Best of luck, whatever you decide to do.

    2. Kylyssa profile image98
      Kylyssaposted 2 years agoin reply to this

      I'd have to second this suggestion. KnittingByMichele sounds like somewhere I can buy knit items but KnittingWithMichele sounds like some kind person willing to help me knit things.

      1. BigBlue54 profile image60
        BigBlue54posted 2 years agoin reply to this

        Thanks Kylyssa.

        I am just thinking, I seem to be surrounded by crafts. My mother knitted as does my sister. My partner is into crafts as is her mother. My ex is into crafts, something she got from her grandmother. And our daughter is not only into crafts but runs a successful business teaching crafts. And now I am in a discussion with people into crafts.

  4. Marisa Wright profile image99
    Marisa Wrightposted 2 years ago

    My advice would be, if you have identified your niche then don't start a new Hub account, bite the bullet and create your own blog on Blogger.

    Navigation on Hubpages makes it unlikely your readwrs will stick with tou, unlike a blog

  5. Barbara Kay profile image90
    Barbara Kayposted 2 years ago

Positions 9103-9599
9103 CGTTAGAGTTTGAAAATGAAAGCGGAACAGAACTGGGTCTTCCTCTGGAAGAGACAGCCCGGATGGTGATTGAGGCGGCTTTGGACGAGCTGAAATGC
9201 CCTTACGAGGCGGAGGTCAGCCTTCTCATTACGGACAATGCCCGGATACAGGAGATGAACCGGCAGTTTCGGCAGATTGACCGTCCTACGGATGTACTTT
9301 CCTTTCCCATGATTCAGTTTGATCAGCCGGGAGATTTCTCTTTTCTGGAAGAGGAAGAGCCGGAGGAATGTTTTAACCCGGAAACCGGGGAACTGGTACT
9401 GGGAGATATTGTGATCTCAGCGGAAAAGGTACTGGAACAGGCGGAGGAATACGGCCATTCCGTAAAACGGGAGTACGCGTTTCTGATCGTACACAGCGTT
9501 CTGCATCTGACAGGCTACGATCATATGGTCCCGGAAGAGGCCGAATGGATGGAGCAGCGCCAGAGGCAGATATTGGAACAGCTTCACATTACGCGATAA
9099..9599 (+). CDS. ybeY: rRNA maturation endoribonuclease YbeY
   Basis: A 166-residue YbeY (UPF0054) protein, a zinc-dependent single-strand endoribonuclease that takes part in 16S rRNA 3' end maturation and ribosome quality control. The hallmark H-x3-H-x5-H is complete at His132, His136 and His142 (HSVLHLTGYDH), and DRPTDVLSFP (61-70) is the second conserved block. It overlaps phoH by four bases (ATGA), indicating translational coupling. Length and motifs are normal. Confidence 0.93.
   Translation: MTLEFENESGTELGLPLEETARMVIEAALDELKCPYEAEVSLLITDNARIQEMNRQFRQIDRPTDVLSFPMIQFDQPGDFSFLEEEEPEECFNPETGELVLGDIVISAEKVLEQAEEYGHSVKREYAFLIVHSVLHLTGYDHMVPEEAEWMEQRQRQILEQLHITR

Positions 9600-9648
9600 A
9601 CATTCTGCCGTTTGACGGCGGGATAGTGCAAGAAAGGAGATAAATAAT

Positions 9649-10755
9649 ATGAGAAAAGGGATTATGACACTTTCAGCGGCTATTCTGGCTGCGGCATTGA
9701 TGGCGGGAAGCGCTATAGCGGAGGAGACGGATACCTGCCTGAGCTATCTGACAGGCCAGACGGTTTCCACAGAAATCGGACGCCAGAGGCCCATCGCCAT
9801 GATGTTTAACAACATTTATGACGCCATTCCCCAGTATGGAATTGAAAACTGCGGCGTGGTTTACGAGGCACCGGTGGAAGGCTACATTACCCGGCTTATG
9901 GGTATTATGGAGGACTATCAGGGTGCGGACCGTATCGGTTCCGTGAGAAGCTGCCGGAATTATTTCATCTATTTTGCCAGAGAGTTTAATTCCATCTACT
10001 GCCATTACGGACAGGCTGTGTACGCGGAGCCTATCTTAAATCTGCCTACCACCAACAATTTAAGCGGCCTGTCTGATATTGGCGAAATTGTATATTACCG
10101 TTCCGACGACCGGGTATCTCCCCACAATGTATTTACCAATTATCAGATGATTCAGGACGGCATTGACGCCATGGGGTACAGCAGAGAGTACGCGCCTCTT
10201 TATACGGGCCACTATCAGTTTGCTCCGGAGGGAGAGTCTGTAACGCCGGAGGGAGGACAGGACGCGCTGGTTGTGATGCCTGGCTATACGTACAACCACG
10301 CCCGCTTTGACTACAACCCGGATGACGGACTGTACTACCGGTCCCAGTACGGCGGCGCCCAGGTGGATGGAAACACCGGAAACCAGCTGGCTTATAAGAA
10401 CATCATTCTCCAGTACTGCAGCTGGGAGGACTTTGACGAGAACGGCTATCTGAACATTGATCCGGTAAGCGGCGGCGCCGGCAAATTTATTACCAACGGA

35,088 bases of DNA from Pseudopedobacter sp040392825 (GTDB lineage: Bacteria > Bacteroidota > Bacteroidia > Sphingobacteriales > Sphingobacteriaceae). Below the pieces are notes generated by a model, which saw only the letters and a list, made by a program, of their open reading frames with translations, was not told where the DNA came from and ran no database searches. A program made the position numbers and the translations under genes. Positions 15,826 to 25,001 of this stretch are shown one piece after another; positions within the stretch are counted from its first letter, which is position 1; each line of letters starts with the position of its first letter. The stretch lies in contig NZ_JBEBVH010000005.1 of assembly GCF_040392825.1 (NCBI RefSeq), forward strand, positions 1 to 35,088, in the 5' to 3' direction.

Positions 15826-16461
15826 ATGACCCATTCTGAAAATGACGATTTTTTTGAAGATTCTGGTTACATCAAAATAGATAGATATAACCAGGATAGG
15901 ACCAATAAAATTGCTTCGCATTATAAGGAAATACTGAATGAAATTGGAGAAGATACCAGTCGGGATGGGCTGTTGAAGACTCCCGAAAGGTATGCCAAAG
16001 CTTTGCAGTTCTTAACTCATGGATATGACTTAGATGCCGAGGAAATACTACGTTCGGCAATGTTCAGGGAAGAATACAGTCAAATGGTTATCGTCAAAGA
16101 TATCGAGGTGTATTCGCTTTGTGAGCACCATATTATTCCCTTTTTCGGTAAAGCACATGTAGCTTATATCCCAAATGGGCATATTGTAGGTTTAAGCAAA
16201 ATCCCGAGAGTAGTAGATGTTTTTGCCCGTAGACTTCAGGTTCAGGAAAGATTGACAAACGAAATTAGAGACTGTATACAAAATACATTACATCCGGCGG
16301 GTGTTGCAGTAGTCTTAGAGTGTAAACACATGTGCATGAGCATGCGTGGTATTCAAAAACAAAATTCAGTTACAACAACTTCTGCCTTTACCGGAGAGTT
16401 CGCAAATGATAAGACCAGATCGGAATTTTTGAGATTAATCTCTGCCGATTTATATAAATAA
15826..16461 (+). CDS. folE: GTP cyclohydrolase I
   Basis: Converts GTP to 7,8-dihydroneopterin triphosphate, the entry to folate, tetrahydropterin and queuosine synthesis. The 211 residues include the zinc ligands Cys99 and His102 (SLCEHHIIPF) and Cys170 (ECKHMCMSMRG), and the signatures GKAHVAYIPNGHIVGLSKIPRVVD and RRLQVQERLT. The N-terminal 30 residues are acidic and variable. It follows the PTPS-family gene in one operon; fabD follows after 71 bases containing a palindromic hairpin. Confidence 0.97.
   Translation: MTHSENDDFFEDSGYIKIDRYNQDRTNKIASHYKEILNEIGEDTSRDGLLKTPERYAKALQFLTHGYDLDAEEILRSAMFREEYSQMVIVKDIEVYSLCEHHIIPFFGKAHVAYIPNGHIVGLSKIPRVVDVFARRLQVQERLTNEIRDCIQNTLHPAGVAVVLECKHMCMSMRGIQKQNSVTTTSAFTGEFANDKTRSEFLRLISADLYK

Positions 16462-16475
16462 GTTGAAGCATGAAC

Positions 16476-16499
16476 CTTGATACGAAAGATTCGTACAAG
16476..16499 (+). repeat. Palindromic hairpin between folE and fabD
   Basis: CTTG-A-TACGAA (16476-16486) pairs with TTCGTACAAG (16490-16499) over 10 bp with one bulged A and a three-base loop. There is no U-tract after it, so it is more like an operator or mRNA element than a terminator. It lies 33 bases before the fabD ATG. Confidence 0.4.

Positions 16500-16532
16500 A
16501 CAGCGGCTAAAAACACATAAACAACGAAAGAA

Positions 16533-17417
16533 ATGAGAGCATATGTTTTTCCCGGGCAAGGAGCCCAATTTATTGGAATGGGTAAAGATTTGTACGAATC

I would think about starting your own blog or website and then using the hubs as a back link to pages on your knitting site. I have a crochet site that does much better than I can do here. I did start a new account for just crochet here at Hubpages. The traffic to the hubs isn't any better than to my main account. Maybe it would be different if I wrote more of them, I don't know.

    The crochet hubs I have don't get the traffic they once did. I now use them more for the links on my crochet site.

    1. sallybea profile image100
      sallybeaposted 2 years agoin reply to this

      Interesting, I have a website of my own and have backlinks to my Hubs.  The Traffic to both sites is very much on a par.  I, however, don't have sufficient time to devote equal attention to both.

      1. Barbara Kay profile image90
        Barbara Kayposted 2 years agoin reply to this